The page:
In last week’s blog post, I wrote about compassion.

One of the things that I left out of the newsletter, is my belief that compassion is one of the best skills that you can develop as a leader.

The reason is as follows….

When you’re compassionate with yourself, you’re more inclined to be compassionate with others, and when you demonstrate compassion for others, you build trust through the process.

And when you build trust, good things tend to happen.

Being able to establish this type of relationship with others takes work and commitment….AND…this is the type of work that enables you to become a more effective leader.

Often times people will ask me in very simple terms, “how do I become a better leader?”

My belief is that there are many skill sets, qualities and attributes that make someone an effective leader; however, the process of becoming a better leader always starts in the same place….

It starts by becoming more familiar with the patterns and behaviors that hold you back.

Here’s a list of 8 common ones that I’ve run into in my own life, and witnessed in others…

You:

  • Continually run late for appointments.
  • Value being right over being effective.
  • Say “yes” when you’d like to say “no”.
  • Don’t see or realize your impact on others.
  • Become impatient when changes don’t happen fast enough.
  • Don’t stand up for yourself and avoid conflict.
  • Accomplish what you want and then throw it away because you don’t deserve it.
  • Settle for less because you feel you’re not worth it.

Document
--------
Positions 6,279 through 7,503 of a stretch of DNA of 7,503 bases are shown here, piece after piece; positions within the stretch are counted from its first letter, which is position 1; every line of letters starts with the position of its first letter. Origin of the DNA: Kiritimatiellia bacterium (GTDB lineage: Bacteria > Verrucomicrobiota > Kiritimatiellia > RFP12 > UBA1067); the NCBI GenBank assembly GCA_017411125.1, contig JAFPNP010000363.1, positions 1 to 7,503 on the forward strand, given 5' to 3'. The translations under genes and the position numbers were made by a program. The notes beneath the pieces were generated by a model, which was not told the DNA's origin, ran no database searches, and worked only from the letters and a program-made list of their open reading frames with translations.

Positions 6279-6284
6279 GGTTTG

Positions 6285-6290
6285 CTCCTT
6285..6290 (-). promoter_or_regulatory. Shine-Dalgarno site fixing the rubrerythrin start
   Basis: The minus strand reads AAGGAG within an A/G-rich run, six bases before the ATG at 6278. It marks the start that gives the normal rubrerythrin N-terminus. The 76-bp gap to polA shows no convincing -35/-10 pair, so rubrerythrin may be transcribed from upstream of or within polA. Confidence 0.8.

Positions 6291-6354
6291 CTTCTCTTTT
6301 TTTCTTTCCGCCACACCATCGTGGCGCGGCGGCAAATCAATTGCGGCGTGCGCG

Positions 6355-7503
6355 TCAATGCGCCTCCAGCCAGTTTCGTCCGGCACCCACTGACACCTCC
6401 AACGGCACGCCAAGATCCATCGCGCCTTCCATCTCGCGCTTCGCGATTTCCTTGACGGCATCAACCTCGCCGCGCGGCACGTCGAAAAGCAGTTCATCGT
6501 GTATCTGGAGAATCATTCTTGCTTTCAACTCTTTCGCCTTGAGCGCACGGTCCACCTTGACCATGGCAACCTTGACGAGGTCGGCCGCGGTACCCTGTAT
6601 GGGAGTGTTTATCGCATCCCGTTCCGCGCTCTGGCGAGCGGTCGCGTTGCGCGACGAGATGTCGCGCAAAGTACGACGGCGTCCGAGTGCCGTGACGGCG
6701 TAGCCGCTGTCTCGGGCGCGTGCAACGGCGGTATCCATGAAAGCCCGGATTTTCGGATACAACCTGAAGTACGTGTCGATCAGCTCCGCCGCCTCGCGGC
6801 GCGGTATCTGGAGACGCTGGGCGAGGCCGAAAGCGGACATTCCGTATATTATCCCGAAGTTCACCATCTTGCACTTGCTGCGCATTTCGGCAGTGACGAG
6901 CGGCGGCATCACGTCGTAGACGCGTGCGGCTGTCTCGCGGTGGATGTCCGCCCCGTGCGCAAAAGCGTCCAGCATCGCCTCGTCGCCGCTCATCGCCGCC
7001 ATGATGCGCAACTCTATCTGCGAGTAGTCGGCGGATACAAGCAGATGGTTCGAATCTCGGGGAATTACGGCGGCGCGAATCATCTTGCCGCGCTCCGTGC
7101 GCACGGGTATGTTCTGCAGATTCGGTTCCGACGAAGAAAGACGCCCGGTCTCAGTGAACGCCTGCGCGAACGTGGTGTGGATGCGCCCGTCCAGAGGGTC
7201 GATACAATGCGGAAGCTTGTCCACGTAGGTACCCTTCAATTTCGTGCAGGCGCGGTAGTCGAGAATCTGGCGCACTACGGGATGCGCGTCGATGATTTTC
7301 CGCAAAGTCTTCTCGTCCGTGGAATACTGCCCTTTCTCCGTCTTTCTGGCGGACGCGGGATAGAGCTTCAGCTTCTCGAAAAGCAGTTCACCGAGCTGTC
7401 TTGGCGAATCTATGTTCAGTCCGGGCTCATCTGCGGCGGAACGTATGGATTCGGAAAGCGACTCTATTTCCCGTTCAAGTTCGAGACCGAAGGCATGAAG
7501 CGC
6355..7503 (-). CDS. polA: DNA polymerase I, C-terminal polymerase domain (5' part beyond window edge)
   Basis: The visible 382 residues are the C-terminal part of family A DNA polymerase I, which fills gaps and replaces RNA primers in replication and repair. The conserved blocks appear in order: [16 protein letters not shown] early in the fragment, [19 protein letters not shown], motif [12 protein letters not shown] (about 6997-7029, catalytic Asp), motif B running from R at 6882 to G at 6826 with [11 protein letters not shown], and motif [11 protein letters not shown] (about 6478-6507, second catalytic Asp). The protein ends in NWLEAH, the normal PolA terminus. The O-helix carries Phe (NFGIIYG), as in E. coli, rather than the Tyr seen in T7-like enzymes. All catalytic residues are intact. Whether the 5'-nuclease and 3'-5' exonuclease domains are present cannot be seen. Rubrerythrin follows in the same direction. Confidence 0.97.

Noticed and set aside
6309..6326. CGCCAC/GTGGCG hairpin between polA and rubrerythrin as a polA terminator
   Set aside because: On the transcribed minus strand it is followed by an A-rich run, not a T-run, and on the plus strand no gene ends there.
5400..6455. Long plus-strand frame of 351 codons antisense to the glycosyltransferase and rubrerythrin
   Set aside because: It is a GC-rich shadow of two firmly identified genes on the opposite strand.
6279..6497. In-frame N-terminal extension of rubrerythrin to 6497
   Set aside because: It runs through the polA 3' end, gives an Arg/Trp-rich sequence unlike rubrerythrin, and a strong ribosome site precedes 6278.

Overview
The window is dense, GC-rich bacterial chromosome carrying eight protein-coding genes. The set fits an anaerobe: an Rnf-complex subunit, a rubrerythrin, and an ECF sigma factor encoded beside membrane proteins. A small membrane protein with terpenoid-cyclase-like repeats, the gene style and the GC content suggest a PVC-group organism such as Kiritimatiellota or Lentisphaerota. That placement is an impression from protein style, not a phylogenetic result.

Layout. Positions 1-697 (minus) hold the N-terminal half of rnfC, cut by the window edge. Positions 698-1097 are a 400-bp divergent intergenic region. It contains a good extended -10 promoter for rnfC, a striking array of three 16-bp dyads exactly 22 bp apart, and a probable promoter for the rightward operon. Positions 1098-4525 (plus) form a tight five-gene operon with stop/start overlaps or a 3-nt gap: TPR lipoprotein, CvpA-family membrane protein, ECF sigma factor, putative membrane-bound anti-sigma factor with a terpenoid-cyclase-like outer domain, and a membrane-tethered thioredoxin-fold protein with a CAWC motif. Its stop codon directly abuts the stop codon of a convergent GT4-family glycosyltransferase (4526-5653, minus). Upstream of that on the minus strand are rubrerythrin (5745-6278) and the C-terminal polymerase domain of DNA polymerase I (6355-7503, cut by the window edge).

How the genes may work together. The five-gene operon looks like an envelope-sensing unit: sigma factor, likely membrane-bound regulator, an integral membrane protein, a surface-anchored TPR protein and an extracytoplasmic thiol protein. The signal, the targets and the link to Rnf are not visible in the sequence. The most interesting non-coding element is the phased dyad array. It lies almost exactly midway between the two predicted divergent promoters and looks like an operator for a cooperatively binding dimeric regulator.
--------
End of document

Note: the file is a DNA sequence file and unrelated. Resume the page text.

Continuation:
Do any of these sound familiar to you?

If so, take note of it……Learn “WHY” you do this.

In this week’s video, I talk more about “why” it’s critical to better understand your patterns and behaviors……

And, I talk a little bit about our upcoming Expand Into Greatness program and how we’re going to help the attendees better understand their negative patterns and behaviors as a tool to create new patterns and behaviors that will lead to major breakthroughs in their lives. Check it out!

As I speak about in the video, learning “why” you do certain things is a process and sometimes the answer isn’t as clear as you’d like it to be.
 
Sometimes it requires a little bit of digging.

Sometimes you may have to take a trip down memory lane and learn about the origin of some of your behaviors and patterns.

Regardless of your path, I encourage you to learn about them.

Please let me know if one, or some, of these ring true for you, and if you ever want to have a conversation about them, I’d love to connect with you further on it.

Cheers,
ap